A.C: Yes, indeed. The technology changed. And I can’t do it to DVD’s! Well, I could, but it involves a much more complicated pirating which loses for me the great economy of time and money inherent in process of making the VHS Flashers. (Flashers are meant to be quick and opportunistic. I partly make them as a relief from a sticking point in the midst of making more ‘elaborate’ works). Although at present I’m not totally happy with the outcome I have done some equivalent processes uploading tampered with music and video through peer-to-peer networks. But the illicit nature of those sites means the alterations are much more expected. Although, having said that, I have rarely stumbled across other people playing with these systems much…
…Flashers began around 1996, as a follow-on from the Secretors (1992 -) a sculptural gallery-based series that ran before them, and the Transmitters (1991 -), adverts secreted into Loot classified advertisements paper. Moon Stealing (1994-) also used a system of illegal recording in cinemas and is almost an inversion of Flashers.
…The smoke is pretty toxic so in order to find darkness and open air I’d do these Flashers in those odd bits of litter strewn scrubland dotted around cities that people (‘strange men’) use for ‘odd activities.’ Usually, I had little plan as to what to do, so initially at least, when the flare exploded into red light I’d often just run around with it excitedly or I’d stare wistfully at a plant. They were simple efforts to illuminate a dark space for around 60 seconds; it didn’t really matter what was there. Yet, they ended up being usually pretty wonderful looking, despite my awkward loitering. When the flare burned out the space would return to darkness. I’d then record this sequence, anonymously, onto the end of a VHS feature film rented from a video store, choosing the bit of surplus black tape after the credits finished. Anyone who happened to rent that film and leave the tape running after it had ended would suddenly see this bright red 60 seconds of activity.
It was mostly pretty arbitrary the choice of film. Usually something I happened to want to watch. Each Flasher usually ended up on more than one VHS film.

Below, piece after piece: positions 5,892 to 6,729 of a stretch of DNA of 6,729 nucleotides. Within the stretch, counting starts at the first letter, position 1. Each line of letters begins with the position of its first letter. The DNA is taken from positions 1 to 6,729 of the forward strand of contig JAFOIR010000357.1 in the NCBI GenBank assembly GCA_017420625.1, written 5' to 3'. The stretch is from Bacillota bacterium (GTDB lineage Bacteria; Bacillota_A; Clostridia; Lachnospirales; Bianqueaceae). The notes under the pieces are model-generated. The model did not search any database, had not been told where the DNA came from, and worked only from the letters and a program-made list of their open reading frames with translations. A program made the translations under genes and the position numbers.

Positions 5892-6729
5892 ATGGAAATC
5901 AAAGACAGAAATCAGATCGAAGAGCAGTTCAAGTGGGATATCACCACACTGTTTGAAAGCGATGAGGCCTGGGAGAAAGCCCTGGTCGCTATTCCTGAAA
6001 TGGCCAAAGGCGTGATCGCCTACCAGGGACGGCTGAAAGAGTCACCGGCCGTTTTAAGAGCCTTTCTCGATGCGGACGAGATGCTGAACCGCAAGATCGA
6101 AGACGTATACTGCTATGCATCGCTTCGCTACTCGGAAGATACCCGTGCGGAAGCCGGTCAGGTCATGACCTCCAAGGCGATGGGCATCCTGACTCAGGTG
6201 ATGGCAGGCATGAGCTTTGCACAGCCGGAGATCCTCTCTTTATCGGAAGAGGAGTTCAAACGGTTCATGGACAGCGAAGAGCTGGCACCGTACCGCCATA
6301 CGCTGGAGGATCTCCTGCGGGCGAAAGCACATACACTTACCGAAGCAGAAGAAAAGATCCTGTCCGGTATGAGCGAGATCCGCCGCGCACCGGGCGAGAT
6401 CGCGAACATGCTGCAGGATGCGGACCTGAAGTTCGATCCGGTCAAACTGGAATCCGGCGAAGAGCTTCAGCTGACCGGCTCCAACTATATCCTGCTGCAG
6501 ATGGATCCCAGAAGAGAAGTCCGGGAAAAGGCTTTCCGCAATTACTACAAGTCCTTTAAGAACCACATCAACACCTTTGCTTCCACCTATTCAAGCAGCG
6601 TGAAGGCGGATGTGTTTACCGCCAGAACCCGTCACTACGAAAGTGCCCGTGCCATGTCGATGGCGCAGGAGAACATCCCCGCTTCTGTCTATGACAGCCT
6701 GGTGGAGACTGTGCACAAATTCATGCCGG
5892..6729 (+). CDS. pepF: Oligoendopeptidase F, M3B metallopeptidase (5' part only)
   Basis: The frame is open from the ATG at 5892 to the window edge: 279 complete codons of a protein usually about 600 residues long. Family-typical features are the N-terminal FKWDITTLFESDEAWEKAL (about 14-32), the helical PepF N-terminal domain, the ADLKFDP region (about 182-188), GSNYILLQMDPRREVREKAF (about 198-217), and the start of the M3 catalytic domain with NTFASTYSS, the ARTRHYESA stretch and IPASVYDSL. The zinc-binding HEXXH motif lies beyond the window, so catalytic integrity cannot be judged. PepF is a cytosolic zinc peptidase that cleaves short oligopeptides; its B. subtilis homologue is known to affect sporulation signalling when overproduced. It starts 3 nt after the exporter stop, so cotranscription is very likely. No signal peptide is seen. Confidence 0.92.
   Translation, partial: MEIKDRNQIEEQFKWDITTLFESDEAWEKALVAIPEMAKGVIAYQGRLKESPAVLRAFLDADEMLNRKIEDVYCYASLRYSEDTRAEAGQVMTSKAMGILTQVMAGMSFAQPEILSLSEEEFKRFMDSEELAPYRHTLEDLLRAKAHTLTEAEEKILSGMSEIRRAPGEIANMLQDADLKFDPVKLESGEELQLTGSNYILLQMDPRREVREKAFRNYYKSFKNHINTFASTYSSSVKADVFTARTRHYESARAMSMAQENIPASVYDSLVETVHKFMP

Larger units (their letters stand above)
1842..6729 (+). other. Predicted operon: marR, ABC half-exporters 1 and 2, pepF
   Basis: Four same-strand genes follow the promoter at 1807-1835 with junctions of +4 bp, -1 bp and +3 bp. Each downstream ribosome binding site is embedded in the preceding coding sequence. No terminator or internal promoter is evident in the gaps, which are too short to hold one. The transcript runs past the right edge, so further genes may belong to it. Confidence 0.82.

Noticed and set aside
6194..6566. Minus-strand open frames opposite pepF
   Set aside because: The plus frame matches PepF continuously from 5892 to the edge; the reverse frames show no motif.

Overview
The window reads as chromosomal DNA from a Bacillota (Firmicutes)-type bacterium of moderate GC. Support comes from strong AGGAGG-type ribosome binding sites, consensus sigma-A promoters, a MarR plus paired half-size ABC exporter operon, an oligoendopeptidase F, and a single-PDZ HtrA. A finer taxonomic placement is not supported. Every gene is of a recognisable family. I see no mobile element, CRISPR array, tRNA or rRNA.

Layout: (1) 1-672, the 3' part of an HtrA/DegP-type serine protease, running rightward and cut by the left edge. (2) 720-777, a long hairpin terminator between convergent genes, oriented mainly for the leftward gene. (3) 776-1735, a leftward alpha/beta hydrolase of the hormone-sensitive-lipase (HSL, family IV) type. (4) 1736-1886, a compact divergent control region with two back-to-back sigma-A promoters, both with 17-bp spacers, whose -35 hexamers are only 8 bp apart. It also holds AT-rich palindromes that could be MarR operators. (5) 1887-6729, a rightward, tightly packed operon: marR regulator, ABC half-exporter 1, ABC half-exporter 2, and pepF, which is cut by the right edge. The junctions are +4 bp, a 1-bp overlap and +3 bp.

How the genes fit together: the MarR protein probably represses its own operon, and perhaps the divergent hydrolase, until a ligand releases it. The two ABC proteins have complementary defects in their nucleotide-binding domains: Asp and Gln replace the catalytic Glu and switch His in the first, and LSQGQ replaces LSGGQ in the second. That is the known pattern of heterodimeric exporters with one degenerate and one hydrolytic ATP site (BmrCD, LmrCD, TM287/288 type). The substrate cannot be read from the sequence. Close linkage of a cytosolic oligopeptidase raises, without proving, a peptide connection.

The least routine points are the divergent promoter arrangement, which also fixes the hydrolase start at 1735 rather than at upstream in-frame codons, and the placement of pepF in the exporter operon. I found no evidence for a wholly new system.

For instance in 1998 Flasher no.5 went to on these tapes.
(1) “Black Narcissus,” (Powell/Pressburger), video store, Soho, London.
(2) “3 Women,” (Robert Altman), video store, Ambleside, Cumbria.
(3) “Shivers,” (David Cronenburg), video store, Sheffield.
(4) “The Barefoot Kid,” (Johnny To), video store, Brixton, London.
(5) “Fearless,” (Peter Weir), video store, Bedford Avenue, Brooklyn, USA.
(6) “Where the Green Ants Dream,” (Werner Herzog), video store, Sheffield.
I made a contract, which a few collectors bought, which laid out the terms for the work, where I’d add a Flasher to a film in a video store near to where they lived. They’d theoretically ‘own’ this sequence but couldn’t possess it. I wanted to undermine ideas of ownership and possession in relation to objects; That what you owned was only the knowledge that a Flasher was on eg “The Colour of Pomegranates” at your local VHS rental store. If you went to watch it someone else might have rented it.
The act of making these works became, for me, about illicitly incorporating this fleeting image of a three dimensional space into this limited back-stage area of two dimensions; the post climactic, post credits ‘extra’ metre or so of tape on a VHS, and performing this action in people’s living rooms, probably whilst they’d popped off to the kitchen to get a snack.